National Geographic : 1968 Apr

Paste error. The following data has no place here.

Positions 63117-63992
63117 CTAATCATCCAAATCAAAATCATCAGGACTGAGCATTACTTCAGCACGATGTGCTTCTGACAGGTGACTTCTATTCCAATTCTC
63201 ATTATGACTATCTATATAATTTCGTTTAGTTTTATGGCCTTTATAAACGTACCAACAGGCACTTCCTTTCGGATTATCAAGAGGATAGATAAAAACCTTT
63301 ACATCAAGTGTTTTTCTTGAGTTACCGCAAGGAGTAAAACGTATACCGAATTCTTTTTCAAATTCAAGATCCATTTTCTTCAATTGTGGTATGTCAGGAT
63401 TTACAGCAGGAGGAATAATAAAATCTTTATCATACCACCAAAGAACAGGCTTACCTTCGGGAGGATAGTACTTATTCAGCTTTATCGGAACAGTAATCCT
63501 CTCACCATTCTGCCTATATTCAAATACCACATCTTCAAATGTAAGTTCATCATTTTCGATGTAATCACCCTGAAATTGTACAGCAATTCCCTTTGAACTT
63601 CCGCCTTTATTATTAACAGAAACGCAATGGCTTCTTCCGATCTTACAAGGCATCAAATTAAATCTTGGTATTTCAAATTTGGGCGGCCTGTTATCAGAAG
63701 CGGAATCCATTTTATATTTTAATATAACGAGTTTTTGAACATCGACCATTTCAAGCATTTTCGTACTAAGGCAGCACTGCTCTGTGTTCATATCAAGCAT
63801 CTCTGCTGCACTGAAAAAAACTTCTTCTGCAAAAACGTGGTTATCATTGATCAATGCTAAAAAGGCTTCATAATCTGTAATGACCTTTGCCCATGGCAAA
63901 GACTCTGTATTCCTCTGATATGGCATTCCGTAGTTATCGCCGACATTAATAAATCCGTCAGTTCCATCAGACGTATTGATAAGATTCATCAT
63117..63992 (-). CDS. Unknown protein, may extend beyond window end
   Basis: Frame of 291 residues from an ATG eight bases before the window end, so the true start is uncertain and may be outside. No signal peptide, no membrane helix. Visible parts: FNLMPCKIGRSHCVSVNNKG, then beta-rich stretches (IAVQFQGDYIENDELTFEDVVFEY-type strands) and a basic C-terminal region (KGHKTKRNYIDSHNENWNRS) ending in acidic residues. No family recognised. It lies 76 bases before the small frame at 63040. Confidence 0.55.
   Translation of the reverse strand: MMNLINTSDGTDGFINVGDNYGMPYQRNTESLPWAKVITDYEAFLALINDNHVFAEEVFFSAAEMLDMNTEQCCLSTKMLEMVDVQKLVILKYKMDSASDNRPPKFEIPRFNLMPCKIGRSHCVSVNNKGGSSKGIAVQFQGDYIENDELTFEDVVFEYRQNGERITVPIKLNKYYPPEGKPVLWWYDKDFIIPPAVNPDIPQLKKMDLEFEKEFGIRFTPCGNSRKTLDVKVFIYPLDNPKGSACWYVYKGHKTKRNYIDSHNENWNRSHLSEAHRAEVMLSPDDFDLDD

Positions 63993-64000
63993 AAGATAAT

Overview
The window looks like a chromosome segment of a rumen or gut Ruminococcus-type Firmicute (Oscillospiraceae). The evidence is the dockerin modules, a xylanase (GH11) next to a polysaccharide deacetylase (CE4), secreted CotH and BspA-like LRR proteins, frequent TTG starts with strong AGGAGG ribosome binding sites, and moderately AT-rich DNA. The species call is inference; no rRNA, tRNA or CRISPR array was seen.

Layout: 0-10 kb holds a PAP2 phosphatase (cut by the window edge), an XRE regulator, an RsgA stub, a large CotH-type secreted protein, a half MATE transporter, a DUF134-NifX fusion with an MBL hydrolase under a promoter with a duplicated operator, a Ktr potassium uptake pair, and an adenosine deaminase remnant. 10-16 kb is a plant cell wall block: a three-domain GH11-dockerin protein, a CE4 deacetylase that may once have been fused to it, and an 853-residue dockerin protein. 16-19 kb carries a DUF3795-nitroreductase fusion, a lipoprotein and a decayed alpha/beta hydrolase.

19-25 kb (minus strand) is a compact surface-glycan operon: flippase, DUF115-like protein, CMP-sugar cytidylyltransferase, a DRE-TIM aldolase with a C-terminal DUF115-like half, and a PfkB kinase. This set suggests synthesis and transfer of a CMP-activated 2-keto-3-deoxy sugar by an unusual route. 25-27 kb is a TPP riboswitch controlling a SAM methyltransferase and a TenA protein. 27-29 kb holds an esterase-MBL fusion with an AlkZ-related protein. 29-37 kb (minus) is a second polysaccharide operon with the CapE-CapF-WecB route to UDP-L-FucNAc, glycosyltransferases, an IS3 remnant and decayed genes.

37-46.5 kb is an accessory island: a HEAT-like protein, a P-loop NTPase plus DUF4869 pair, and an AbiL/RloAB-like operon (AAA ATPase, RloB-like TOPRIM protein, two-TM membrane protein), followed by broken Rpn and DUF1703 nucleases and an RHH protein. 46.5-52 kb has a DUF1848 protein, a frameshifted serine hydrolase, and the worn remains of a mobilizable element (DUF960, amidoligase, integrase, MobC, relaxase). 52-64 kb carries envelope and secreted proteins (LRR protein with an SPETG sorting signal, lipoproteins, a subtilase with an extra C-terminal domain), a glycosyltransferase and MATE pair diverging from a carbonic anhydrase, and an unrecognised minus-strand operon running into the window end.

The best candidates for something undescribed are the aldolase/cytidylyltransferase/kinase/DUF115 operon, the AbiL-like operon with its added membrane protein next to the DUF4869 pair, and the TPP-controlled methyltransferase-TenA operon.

" TEVOEIRO!" murmured Joaquim Mar / ques Rosa, pointing to the northeast. S "Fog!" I stood up in our 16-foot dory and watched it roll in, enshrouding other frail fishing boats on the placid sea. Apprehensively I glanced at the dory's com pass. We could still see our mothership, the four-masted schooner Jose Alberto, and I noted that it lay east-southeast of us. As I watched, it too disappeared in the fog. Suddenly we were alone-a 27-year-old fisherman who understood no English, and I who spoke no Portuguese-fogbound off the west coast of Greenland, in Davis Strait. We were above the bank called Store Helle fiske ("big halibut fishing" in Norwegian), hoping to catch big cod. With other vessels of the Portuguese fleet-its 66 ships and 5,400 men form the world's largest codfishing armada-the Jose Alberto sailed here last April. After a month on the Grand Banks of Newfoundland, the Por tuguese had migrated toward the Arctic Circle in search of more plenti ful fish (map, page 576). Earlier that morning Joaquim and I had break fasted on hot codfish soup, bread, and a cup of brandy-traditional Por tuguese fisherman's fare. Then our dory was low ered over the side, one of 60 that fanned out from the ship. EKTACHRON As soon as we hit the water, Joaquim grabbed an oar and pushed off. Long experience had taught him to move quickly, for in rough seas waves can smash a dory against the ship's side. But today there were no angry waves. Nor was there wind enough for Joaquim to hoist his little sail. He rowed for about a mile, then set out a buoy, tying to this an anchor line. Near the anchor, he made fast one end of his fishing line-aptly called a long-line, since it stretched nearly a mile when fully extended. Consisting of 19 separate lines for ease in adjusting the length, this long-line bristled with a thousand hooks. These were attached with leaders every few feet. Joaquim baited the hooks with chunks of frozen mackerel, flicking them over the side at the rate of 10 per minute. Occasionally he clenched the line in his teeth, pulling on the oars to keep it taut as he strung it along the bottom 200 feet be low, where the cod feed (page 577). Among a dozen codfishing nations, only the Portuguese still fish in this time-honored way. They use much the same method as did their forefathers who first came to the Grand Banks more than four hundred years ago.* But the long-line still gets good results. On it Joaquim has caught a ton of cod in a single day. After he had payed out about 150 hooks, he looked up and said, "Peixes-fish." He could feel the first cod hitting the bait. A good fish erman can tell roughly how many fish he's getting by the feel of the line. Too little action, and he will pull up and try his luck in a different spot. Tot of brandy at launch ing time, a tradition in the Portuguese fleet, helps a doryman face another day on the cold sea. Over the side at sunrise go the Luisa Ribau'sdories. With lines, bait, and lunch boxes stowed, the men raise their oiled lugsails and search the Banks for likely-looking water. "A waste of wallowing sea," wrote Rudyard Kipling of the Grand Banks in Cap tains Courageous,"cloaked with dank fog, vexed with gales, harried with drifting ice.. and dotted with the sails of the fishing fleet." ABOVE)AND KODACHROME ( N.G.S. Another dory drifted near us. In it stood Joaquim's brother-in-law, Jose Bernardo Gomes Cruz. They exchanged greetings, and Jos6 moved on. From my sea-level perch, it looked as if the waves had swallowed his dory, leaving him standing knee-deep in the ocean. The rhythmic plunking of hooks in the water was interrupted when Joaquim and I turned to watch the fog billow in. There fol lowed an eerie stillness broken only by the lapping of waves against the boat. As Joaquim resumed the baiting of hooks, I picked up a scoop and bailed water that splashed in. All too little of this dory rode above the surface-only about a foot and a *See "I Sailed With Portugal's Captains Courageous," by Alan Villiers, NATIONAL GEOGRAPHIC, May, 1952.